# NavList:

## A Community Devoted to the Preservation and Practice of Celestial Navigation and Other Methods of Traditional Wayfinding

**Re: Latitude by Lunar Distance**

**From:**Frank Reed CT

**Date:**2006 Oct 05, 03:10 -0700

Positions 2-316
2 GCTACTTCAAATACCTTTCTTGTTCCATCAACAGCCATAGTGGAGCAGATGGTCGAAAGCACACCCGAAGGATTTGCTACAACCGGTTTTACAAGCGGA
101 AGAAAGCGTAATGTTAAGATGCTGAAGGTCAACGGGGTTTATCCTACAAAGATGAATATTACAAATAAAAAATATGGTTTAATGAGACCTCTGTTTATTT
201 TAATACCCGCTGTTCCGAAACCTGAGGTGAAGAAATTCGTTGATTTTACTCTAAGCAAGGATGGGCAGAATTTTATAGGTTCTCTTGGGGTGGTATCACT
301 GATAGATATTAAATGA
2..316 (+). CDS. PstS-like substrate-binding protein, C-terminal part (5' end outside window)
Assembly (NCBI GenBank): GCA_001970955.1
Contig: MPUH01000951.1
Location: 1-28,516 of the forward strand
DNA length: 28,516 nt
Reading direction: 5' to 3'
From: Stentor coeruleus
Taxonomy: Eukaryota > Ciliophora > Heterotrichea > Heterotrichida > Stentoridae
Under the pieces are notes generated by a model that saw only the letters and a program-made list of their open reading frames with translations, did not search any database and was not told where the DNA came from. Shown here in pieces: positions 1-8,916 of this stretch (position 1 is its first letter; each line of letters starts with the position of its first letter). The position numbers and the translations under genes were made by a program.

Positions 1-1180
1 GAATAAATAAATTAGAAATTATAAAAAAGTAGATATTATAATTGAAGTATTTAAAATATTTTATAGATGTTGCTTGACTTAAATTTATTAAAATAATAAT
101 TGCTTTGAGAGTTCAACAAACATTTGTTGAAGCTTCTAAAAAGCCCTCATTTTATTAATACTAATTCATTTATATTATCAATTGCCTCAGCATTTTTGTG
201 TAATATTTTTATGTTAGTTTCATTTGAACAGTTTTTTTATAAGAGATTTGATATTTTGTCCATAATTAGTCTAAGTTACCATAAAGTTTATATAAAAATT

Here's an example of fixing your position using angles measured from the Moon to stars only, no altitudes whatsoever. This approach assumes that GMT is a known quantity so its resemblance to historical lunar distance observations is only superificial. I am somewhere southeast of New England, rough DR = 38N, 70W, early in the morning of October 11, 2006. It's the middle of the night and a bit hazy, too. The sea horizon is invisible. But I can see the Moon and some bright stars... At 06:36:00 GMT I look up high in the South at the Moon with Aldebaran below it. With my sextant, I carefully measure the angular distance (Far limb) between the Moon and Aldebaran and find that it is 11d 39.9'. Then I turn to Pollux and measure the distance from that star to the Moon (Near limb this time). I find that the Pollux-Moon lunar distance is 38d 13.1'. The GMT for this sight is 06:39:00 exactly. I believe that my sextant is perfectly adjusted, and I'm skilled at using it, so I trust these angles to the nearest tenth of a minute of arc. With the two "lunar distance" observations above, I can get a fix on my position, both latitude and longitude, accurate to about five nautical miles. I can generate two lines of position for these sights something like the early calculation of Sumner lines by finding the latitude for two given longitudes that yields the exact value for the observed distance at the exact GMT of those observations. For the Aldebaran sight, at longitude 69W, a latitude of 38d 41'N would yield that observed distance. At longitude 70W, a latitude of 38d 46'N would yield the same observed distance. I can draw a line through those two points, and my position must lie along it. For the Pollux sight, in the same way, at longitude 69W, a latitude of 38d 05' produces the correct observed lunar distance, and at longitude 70W, the latitude would have to be 39d 41'. Now I have a second line of position. I can cross them on a chart. My position must be very close to latitude 38d 46', longitude 69d 25'W. This postion is accurate to about five nautical miles if my observations are accurate to the nearest tenth of a minute of arc (and the GMT has no error). I have determined latitude and longitude by measuring angles between the Moon and bright stars. How can this be?? Position-fixing without a horizon?! In fact, there is a horizon involved -- the limb of the Moon. These altitudes are measured from the lunar horizon instead of the ordinary sea horizon. Each "altitude" above the lunar horizon, really a "lunar distance", generates a "cone of position" with its apex at the Moon's center instead of the Earth's center. When those "cones of position" intersect the Earth, they locally create crossing lines of position. And where they cross is where we are... Cool, huh? -FER PS: I should emphasize that this viewpoint on "lunar distances" is radically different from the historical "lunar distance observations" which treated GMT as an unknown. --~--~---------~--~----~------------~-------~--~----~ To post to this group, send email to NavList@fer3.com To unsubscribe, send email to NavList-unsubscribe@fer3.com -~----------~----~----~----~------~----~------~--~---